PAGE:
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Learning That Lasts: Chapter 6: Differentiating Instruction

How can instruction challenge, engage, and empower all students?

When you know your students well and know your standards well, it is easier to support all students—those who are ready for an extra challenge, those who are just learning English, and those who need more scaffolding and support in order to learn. Chapter 6 of Learning that Lasts describes the culture, planning decisions, and deeper instructional moves that enable more students to reach more learning targets more of the time.

Meeting students where they are as learners and helping them understand their own strengths and struggles supports teachers’ efforts to challenge, engage and empower all students. from Chapter 6, Learning That Lasts

Learning Targets

  1. I can explain why  it’s important for teachers and specialists across the school to work collaboratively in support of students’ diverse learning needs.
  2. I can describe a variety of instructional techniques that challenge, engage and empower all learners.
  3. I can determine next steps for differentiating a lesson in my classroom.

Review: Why this Practice Matters

A commitment to high-quality differentiation must be a foundation of instruction in schools that serve students with diverse learning needs. Differentiation makes it possible to challenge and engage all students equitably, and to empower students to understand themselves as learners and strive to achieve more than they think possible.

Review Figure 6.1 from Chapter 6 of Learning That Lasts, The Terrain of Differentiated Instruction. As you do so, consider the following questions:

  1. How do all students benefit from doing most of their learning in heterogeneous classrooms?
  2. What tools or structures enable students to lead their own learning?
  3. How can you take readiness, interest, and learning styles into account when designing your lessons?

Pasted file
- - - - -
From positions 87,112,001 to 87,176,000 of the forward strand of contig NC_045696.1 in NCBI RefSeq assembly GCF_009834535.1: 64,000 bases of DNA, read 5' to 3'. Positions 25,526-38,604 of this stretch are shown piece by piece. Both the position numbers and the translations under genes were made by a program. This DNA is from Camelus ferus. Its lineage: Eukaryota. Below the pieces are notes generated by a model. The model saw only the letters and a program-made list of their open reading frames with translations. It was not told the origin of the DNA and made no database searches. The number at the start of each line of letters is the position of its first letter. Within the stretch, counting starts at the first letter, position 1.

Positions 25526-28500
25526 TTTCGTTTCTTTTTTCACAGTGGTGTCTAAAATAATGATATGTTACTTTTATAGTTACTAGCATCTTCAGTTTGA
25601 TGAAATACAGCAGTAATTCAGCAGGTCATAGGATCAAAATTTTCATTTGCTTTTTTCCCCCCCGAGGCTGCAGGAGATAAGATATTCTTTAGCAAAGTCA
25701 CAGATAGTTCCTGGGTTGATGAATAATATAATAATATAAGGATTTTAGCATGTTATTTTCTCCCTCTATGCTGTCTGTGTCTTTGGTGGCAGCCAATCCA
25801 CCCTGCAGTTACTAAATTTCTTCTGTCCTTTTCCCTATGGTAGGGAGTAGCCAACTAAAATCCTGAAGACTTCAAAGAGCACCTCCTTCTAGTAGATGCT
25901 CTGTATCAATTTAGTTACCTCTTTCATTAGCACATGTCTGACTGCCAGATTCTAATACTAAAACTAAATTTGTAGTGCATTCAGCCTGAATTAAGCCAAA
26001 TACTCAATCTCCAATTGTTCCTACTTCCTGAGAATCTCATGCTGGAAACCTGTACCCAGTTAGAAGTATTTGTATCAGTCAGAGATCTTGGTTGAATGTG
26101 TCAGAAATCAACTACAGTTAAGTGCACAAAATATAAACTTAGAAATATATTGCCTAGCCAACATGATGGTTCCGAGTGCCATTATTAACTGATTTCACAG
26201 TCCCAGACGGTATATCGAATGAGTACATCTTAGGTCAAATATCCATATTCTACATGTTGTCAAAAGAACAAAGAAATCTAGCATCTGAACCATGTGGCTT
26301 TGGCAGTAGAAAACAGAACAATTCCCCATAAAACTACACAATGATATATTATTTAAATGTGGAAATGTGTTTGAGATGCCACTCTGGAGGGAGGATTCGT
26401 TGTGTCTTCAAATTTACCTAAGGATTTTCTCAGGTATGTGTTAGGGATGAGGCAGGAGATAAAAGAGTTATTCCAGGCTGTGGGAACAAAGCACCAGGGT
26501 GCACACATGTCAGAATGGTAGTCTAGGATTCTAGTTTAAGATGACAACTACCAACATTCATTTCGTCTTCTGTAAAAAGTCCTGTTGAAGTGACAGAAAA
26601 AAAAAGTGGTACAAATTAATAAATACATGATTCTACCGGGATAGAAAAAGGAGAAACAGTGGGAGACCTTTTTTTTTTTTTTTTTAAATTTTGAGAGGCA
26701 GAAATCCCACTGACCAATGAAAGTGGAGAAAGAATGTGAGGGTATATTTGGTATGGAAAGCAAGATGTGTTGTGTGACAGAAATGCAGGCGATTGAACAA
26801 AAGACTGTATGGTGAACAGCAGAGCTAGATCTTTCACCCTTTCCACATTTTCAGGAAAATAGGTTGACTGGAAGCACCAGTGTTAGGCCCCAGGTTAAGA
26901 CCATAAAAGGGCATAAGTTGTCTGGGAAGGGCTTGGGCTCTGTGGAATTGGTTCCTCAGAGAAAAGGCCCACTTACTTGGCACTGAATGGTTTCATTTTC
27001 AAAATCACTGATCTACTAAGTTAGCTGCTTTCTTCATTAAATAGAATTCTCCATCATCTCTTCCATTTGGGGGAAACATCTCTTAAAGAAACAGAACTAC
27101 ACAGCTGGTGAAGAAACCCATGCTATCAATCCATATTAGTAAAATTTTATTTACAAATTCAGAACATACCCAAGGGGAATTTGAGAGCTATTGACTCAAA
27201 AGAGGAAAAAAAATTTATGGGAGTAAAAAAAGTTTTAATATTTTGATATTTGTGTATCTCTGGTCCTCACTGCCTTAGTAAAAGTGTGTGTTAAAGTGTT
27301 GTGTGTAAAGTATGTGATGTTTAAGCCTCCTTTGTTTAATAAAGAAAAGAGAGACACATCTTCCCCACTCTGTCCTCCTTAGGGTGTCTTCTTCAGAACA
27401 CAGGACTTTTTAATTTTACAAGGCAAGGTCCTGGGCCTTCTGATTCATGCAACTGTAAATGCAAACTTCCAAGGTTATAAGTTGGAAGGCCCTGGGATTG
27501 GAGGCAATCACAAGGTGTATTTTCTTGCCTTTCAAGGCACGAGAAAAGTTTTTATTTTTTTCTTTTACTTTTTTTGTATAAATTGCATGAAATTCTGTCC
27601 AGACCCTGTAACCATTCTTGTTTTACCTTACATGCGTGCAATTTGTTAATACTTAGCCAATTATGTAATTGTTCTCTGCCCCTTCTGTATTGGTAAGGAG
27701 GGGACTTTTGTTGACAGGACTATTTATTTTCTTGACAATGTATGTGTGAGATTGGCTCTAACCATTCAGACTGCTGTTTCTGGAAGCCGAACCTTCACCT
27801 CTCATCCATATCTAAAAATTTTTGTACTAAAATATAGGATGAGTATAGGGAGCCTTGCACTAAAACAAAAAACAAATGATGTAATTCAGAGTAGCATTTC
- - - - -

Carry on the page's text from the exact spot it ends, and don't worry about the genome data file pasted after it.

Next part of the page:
4. Which of these layers does your school currently support? How could you address the needs of all students?

Read: The Principles of Differentiated Instruction

Differentiation meets students where they are and provides them with challenging and respectful tasks that engage and empower them. It begins with creating a culture that recognizes and respects differences and enlists students as full partners in the teaching and learning process. Encouraging a growth mindset in which it’s okay for students to make mistakes, to learn from each other, and to try again is key. When students know that everyone brings something valuable to the table and that “fair” doesn’t mean “same,” then all students expect to be challenged and also expect to contribute to the classroom community.  

Review The Principles of Differentiation and ask yourself:

  1. Based on these principles, how does (or how could) differentiation happen on a daily basis in your classroom?
  2. Which principles are already embodied in your teaching? Which represent a growth edge for you?
  3. Can you think of some examples of your own to illustrate these principles?

Seven Principles of Differentiated Instruction

1. Understand student learning strengths and weaknesses

Definition: This is the complete picture of a student’s learning preferences, strengths, and challenges. It is drawn from a range of data, including the student’s reflection

For example: Maria is an English language learner who is fluent in her native language,
Spanish. Her family speaks both English and Spanish. She is able to focus on her work
for long periods of time and finds learning her new language relatively simple, but she is
challenged in mathematics. This makes her quite different from Jose, even though he is
also a new English language learner. Jose is not yet literate in Spanish and his family
speaks only Spanish at home. He is nevertheless good at mathematics, especially when
manipulatives are available

2. Get to know student interests

Definition: Interest is a student’s particular inclination toward a subject or activity. Interest motivates students naturally and can be a doorway into challenging work.

For example: Following the building background knowledge phase of a second-grade learning expedition about snakes, students were able to choose a specific snake that most interested them to research more deeply.

3.  Identify student readiness for a particular concept, skill, or task

Definition: Readiness is not “ability” or intellectual capacity. Rather it captures the “entry point” a student needs. Readiness may reflect experiences, previous learning opportunities, emotional states, social skills, and mindset, as much as cognitive ability.